Source: Viacampesina.org / The Dawn News / April, 15, 2016. Conference for the Agrarian Reform – International Day of Peasant Struggles
On the first day of the International Conference for Agrarian Reform, which continues until April 17, in the municipality of Marabá, in Pará, Brazil, the 170 attendees discussed the situation of agricultural workers around the world.
Themba, representative of the African Landless Movement, stressed that the capital intends to control everything, not just production. “They don’t not just want to control food, they want to control your mind, they want to control everything. One percent of the world’s population wants to control all natural resources of the planet”. Video
Themba denounced that in Africa food is overpriced, due to control on the forms of production. “Peasants can’t have their own production matrix, they must produce under an imposed model, with GMOs and other elements of the capital, such as poison”.
Another element highlighted by the African comrade was State repression and the impunity of its actions. “There is much impunity, the guilty ones are never punished for their actions. The government sends police to guarantee this repression policy, this happens in Africa as it happened here in Pará”.
Shalmali, representative of Focus on the Global South, an organization from India, allied to La Via Campesina, analysed the Asian juncture. Like Themba, Shalmali stressed that criminalization and impunity are elements that determine the agrarian reality in India. According to her, this is part of the current development project that is underway in Asia.
Another problem in this region are free trade agreements. The free trade zones, for example, near the borders, are huge areas with special policies to attract investors in detriment of worker’s rights. Many families are expelled from those lands so that they can guarantee this projects.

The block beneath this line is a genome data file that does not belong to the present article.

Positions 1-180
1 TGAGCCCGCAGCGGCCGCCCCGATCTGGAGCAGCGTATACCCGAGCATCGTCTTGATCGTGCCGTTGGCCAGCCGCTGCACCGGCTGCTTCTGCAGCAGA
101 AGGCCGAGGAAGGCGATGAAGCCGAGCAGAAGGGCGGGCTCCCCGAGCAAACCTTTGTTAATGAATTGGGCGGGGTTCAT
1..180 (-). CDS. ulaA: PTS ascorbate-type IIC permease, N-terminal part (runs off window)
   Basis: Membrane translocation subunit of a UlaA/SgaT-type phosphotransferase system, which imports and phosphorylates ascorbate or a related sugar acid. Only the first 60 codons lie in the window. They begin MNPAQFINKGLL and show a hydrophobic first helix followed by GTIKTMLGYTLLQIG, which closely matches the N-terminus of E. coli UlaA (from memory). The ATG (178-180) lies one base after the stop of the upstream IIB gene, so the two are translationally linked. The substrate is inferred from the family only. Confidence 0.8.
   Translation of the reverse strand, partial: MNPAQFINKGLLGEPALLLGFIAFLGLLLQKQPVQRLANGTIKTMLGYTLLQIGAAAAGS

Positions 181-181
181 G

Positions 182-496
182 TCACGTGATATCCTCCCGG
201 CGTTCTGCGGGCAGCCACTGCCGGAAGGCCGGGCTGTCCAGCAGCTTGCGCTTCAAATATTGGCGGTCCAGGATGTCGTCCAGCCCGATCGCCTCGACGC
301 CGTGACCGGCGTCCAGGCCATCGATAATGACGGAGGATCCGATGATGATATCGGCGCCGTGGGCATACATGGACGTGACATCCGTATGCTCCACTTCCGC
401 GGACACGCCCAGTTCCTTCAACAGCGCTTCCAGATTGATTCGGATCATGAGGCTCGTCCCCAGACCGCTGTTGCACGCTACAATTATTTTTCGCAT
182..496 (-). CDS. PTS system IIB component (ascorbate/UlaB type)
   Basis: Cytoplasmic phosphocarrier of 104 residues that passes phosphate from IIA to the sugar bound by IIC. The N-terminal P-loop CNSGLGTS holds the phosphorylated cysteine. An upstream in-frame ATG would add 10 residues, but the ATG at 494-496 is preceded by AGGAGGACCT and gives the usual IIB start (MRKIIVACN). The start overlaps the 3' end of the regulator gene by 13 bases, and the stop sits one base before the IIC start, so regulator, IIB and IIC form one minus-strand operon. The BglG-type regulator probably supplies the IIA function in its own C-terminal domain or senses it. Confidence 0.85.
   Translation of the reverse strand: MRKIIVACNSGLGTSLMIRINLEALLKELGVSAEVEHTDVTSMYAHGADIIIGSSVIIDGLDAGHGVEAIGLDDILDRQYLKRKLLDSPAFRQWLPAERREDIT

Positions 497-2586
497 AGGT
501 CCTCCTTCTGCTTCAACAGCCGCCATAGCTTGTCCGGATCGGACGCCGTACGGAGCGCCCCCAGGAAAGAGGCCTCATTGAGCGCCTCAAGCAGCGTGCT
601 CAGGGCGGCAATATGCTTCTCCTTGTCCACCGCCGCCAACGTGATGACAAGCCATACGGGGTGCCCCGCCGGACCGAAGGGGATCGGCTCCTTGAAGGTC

Apart from this free zones, Shalmali also stressed some other mega projects that have a direct impact on people from rural areas. “These mega investments are programs financed by companies and international banks, among which are the hydroelectric project, mining, and other projects that take over huge areas, expelling people from their land”.
Colonization, according to her, is advancing on greater areas in Asia. “When a large amount of land in Bangladesh is bought, you do not know who is buying it, because these funds come from tax havens and we can’t see the names of the people behind the money”.
And, as happens in other regions, repression and impunity mark social struggles. “We see human rights advocates, workers, peasants in their struggles and their are not safe. Those who resist are considered terrorists. We are currently helping with cases of disappearings, prison, murders. And often, we don’t know who did it, if it was the state police or private security. Impunity reigns. And this is supported by many social classes in our country, even by NGOs. The good news is that people are not immobile. There is resistance, there are struggles in many parts of Asia”, she concluded.
Omar, from the Union of Agricultural Work Committees of Palestine, synthesized the struggle of the Palestinian people who face the continuous attempts to expel them from their original territory. According to him, “Palestine has suffered successive occupations, quite differently from other countries. After leaving the Ottoman Empire, they fell under the British mandate, in which England allied to Egypt. Years later, in 1947, Britain gave all the territory to Israel. The Palestinian people ended up restricted to a small area of the Gaza Strip. Israel knows that Palestinians are small farmers who live off their land, so what they do is expel Palestinians from their land, offering jobs with good wages. That way, when they leave their lands, Israelites take them. Therefore, the work of the Committees focuses on trying to keep the Palestinians in their lands to ensure that Israel won’t take them. In addition, Israel controls nearly 90% of the sources of water and, therefore, Palestinians have no direct access to water, unless they are authorized by Israel”, said Omar.
Palestine’s main crop are olives from the olive trees, destined to the production of oil. Olive tree plantations cover almost 70% of Palestine’s productive lands. “We produce bread, olive oil, eggs and we import most cereals and other food we consume. And we import, mainly, from Israel. 25% of our population works in the field. As we don’t have any other industries, rural areas are fundamental for Palestine’s economy”, he concluded.